Pain and Communication
van Hooft, Stan
Medicine, Health Care and Philosophy: A European Journal 2003; 6(3): 255-262
It is frequently said that pain is incommunicable and even that it "destroys language". This paper offers a phenomenological account of pain and then explores and critiques this view. It suggests not only that pain is communicable to an adequate degree for clinical purposes, but also that it is itself a form of communication through which the person in pain appeals to the empathy and ethical goodness of the clinician. To explain this latter idea and its ethical implications, reference is made to the writings of Emmanuel Levinas.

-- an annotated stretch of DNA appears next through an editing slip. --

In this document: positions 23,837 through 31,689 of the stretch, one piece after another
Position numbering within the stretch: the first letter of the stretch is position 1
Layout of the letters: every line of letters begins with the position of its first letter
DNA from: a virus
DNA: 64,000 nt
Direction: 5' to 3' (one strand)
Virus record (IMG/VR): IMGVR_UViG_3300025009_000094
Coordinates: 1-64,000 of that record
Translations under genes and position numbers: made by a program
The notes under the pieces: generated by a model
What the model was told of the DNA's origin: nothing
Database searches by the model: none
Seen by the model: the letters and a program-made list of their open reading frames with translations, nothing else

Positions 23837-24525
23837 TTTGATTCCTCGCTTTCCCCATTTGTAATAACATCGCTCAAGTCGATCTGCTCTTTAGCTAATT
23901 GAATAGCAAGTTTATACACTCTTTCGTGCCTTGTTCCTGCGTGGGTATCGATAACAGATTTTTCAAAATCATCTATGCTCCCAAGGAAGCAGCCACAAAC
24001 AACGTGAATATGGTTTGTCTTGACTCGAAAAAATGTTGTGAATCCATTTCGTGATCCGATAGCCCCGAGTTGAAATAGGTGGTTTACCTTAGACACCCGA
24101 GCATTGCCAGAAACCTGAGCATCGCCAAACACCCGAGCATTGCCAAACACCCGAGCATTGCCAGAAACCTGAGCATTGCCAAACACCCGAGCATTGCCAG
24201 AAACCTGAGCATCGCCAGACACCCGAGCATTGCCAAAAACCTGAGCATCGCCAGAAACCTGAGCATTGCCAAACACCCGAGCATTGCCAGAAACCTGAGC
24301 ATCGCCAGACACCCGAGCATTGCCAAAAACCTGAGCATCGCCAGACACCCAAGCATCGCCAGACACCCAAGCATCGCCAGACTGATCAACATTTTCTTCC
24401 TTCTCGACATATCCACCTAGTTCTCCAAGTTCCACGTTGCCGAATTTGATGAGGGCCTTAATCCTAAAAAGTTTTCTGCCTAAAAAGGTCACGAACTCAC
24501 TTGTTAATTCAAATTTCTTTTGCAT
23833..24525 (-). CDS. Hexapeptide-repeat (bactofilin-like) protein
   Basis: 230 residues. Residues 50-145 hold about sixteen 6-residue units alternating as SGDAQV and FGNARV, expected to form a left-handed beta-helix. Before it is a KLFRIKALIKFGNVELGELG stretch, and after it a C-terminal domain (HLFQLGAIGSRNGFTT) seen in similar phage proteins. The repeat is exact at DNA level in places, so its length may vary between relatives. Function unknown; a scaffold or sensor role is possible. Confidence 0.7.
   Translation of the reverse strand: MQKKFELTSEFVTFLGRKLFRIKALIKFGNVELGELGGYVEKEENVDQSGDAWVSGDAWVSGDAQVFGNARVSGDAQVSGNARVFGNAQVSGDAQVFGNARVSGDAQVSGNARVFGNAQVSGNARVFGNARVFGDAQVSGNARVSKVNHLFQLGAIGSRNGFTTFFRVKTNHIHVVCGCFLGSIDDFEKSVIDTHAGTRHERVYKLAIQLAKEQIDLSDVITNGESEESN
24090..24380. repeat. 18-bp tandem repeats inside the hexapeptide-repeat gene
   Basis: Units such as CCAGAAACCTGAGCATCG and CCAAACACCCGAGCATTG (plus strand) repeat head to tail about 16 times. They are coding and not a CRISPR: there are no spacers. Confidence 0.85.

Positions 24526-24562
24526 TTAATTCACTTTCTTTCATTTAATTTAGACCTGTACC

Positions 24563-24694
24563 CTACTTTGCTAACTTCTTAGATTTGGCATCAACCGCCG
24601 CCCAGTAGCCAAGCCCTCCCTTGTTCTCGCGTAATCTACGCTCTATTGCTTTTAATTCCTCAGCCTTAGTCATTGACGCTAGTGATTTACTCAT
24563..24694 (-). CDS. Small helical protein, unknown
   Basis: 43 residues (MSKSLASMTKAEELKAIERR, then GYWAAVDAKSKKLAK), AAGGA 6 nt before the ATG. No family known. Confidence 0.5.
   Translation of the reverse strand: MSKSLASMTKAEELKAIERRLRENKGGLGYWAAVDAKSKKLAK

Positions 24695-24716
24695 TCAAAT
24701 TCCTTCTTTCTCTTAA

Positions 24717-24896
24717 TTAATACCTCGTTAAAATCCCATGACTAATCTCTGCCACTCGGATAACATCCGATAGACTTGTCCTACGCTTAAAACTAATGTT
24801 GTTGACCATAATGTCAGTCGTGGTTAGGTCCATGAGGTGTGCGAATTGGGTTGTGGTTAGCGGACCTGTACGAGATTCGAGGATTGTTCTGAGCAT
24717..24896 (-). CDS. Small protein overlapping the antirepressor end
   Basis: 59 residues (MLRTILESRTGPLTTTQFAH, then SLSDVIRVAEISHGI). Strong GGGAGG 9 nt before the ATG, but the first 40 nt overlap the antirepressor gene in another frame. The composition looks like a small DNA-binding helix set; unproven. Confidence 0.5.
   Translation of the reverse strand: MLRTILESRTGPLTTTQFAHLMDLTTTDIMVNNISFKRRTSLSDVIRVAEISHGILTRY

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van Hooft, Stan (1998-09)Western thinkers have usually falsified our experience of suffering in trying to make sense of it. In a postmodern age, their accounts seem implausible. We need a way of making sense of suffering while admitting its horror.
van Hooft, Stan (1999-05)The author challenges the recently argued position of Helga Kuhse that caring is merely a preparatory stage to moral action and that impartial, principled thinking is required to make action moral, by suggesting a notion of ...